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The Real Reason Charlie Sheen Hated His Cameo On The Big Bang Theory

"The Big Bang Theory" became the stuff of TV legend during its run from 2007 to 2019, thanks to a number of factors coming together in just the right way. For one, the show's embrace of nerd culture helped it stand out from its contemporaries, giving it something of a "breath of fresh air" quality. It also boasted an ensemble cast of characters — each with their own fleshed-out personality and quirks — who all left their mark on the series and fans alike. Not to mention, "Big Bang" tossed in the odd celebrity cameo to spice things up.

Throughout their show's tenure, creators Chuck Lorre and Bill Prady managed to bring in a guest star every now and again. One of the most frequent was Wil Wheaton of "Star Trek: The Next Generation" and "Stand By Me" fame, who served as Sheldon Cooper's (Jim Parsons) enemy-turned-friend, but his longevity was more of an exception than the general rule. Most others like Mark Hamill and Brent Spiner opted for one-offs instead, much like Hollywood icon and longtime star of fellow CBS hit "Two and a Half Men," Charlie Sheen.

Despite setting aside some time to pop up on "The Big Bang Theory," Sheen hasn't minced words when describing how he felt about the situation. Here's why he hated his brief appearance on the program so much.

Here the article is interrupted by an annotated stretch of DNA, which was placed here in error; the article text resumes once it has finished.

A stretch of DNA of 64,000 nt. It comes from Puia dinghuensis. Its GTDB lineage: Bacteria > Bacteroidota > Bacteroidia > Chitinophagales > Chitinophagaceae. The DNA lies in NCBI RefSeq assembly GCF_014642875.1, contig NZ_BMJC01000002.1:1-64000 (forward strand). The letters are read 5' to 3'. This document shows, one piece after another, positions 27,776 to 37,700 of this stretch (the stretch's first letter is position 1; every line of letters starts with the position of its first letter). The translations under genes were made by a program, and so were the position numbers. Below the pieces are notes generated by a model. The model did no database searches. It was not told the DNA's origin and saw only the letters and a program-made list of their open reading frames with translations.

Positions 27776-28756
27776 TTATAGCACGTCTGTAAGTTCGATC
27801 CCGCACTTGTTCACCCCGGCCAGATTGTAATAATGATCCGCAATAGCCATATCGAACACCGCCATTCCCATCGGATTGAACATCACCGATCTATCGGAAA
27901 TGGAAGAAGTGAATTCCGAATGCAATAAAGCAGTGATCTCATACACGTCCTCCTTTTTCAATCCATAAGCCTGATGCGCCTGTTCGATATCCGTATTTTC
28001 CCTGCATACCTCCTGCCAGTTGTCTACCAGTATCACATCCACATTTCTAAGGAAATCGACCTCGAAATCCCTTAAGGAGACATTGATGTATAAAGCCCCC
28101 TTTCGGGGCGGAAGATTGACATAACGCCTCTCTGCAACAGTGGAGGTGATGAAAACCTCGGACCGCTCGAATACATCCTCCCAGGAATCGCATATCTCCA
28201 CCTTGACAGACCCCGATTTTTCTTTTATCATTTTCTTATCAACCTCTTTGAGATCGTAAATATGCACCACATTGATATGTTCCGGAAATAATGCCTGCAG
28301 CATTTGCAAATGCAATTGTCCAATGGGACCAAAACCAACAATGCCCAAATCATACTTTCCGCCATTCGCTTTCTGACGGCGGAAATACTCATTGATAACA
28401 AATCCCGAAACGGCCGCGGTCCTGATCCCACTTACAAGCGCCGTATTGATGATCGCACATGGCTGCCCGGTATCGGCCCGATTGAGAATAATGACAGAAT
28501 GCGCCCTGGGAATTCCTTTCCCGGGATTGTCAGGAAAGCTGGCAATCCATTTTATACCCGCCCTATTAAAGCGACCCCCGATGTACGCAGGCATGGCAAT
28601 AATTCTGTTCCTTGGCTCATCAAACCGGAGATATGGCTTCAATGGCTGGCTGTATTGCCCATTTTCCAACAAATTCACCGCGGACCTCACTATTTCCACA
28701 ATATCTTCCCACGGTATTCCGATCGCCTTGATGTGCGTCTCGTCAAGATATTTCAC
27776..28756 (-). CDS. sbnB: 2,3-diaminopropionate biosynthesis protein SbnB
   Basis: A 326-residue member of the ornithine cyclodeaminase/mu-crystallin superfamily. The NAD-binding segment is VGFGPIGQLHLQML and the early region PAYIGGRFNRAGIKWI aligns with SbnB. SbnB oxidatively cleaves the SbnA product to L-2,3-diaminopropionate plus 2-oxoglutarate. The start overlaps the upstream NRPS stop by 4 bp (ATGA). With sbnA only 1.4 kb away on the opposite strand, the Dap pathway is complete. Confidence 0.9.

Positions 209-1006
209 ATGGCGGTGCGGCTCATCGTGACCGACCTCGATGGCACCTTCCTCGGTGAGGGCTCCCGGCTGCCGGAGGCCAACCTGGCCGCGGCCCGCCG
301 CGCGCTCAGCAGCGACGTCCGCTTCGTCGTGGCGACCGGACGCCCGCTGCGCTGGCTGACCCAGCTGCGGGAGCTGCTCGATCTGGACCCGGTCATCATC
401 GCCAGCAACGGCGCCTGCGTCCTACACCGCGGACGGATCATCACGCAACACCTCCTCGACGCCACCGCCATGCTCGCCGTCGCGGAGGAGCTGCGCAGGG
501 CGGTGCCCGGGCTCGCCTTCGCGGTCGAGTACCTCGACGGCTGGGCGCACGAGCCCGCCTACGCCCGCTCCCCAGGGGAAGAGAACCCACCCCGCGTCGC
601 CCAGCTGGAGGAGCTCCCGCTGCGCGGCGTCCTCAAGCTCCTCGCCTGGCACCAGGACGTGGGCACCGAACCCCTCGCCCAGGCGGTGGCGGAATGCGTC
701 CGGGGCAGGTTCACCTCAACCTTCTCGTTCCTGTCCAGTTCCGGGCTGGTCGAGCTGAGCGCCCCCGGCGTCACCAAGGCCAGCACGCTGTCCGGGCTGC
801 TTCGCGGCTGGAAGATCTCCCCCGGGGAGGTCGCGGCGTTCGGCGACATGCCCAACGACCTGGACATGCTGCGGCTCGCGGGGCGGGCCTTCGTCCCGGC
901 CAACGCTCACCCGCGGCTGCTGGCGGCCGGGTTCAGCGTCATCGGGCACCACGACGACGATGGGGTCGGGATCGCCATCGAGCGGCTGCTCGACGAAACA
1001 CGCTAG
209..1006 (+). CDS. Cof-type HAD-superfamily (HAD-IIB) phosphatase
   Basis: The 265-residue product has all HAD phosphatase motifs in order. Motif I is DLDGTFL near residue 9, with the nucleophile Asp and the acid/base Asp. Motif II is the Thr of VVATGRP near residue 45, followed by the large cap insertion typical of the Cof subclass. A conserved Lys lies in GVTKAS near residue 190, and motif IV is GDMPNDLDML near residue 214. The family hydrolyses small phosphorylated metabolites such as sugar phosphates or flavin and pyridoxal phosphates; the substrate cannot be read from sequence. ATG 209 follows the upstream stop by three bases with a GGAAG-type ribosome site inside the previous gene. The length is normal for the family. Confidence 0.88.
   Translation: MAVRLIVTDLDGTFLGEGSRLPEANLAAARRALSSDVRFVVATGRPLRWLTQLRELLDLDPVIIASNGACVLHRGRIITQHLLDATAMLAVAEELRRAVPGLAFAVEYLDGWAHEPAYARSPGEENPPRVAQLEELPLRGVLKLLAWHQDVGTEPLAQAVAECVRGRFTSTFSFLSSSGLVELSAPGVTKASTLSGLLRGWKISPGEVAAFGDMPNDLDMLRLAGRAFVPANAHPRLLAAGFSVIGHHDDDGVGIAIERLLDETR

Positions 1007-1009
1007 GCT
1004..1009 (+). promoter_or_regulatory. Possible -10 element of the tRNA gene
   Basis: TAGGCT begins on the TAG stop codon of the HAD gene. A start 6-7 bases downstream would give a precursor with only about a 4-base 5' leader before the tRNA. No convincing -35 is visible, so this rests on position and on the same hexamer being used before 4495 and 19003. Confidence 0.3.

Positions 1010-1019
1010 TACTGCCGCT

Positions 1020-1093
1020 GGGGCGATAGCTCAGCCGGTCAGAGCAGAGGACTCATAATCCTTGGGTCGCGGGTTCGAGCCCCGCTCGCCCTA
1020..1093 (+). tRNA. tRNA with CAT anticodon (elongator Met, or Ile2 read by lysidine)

Sheen didn't care for the show or one of its creators

For those curious, one can find Charlie Sheen's "Big Bang Theory" cameo in the Season 2 episode "The Griffin Equivalency." While at The Cheesecake Factory, Raj Koothrappali (Kunal Nayyar) boasts that he's going to be in People Magazine, prompting Sheen to dismissively tell him to get ahold of him once he's on the cover. All in all, it's a pretty quick scene that doesn't carry much weight in the overall story, so it's understandable if you don't remember it. However, Sheen certainly hasn't let it go, as evidenced by these 2013 comments.

"I'm sorry, but 'Big Bang Theory' is a piece of s***," Sheen told The Guardian, referring to the show as "stupid" and "lame." He added that he supported the overall cast (even though he called their characters "lame people") but didn't feel "Big Bang Theory" had what it took to hold its own without a proper lead-in. Sheen didn't hold back from expressing his disdain for one of the creative minds behind both shows, Chuck Lorre, either, calling him "a bad man" and noting his surprise that the "Big Bang Theory" cast could work with him.

At the end of the day, Charlie Sheen is a small part of the "Big Bang Theory" legacy, regardless of his feelings toward the show and one of its creators. Thankfully for him, at least his presence on the program began and ended at a quick one-liner.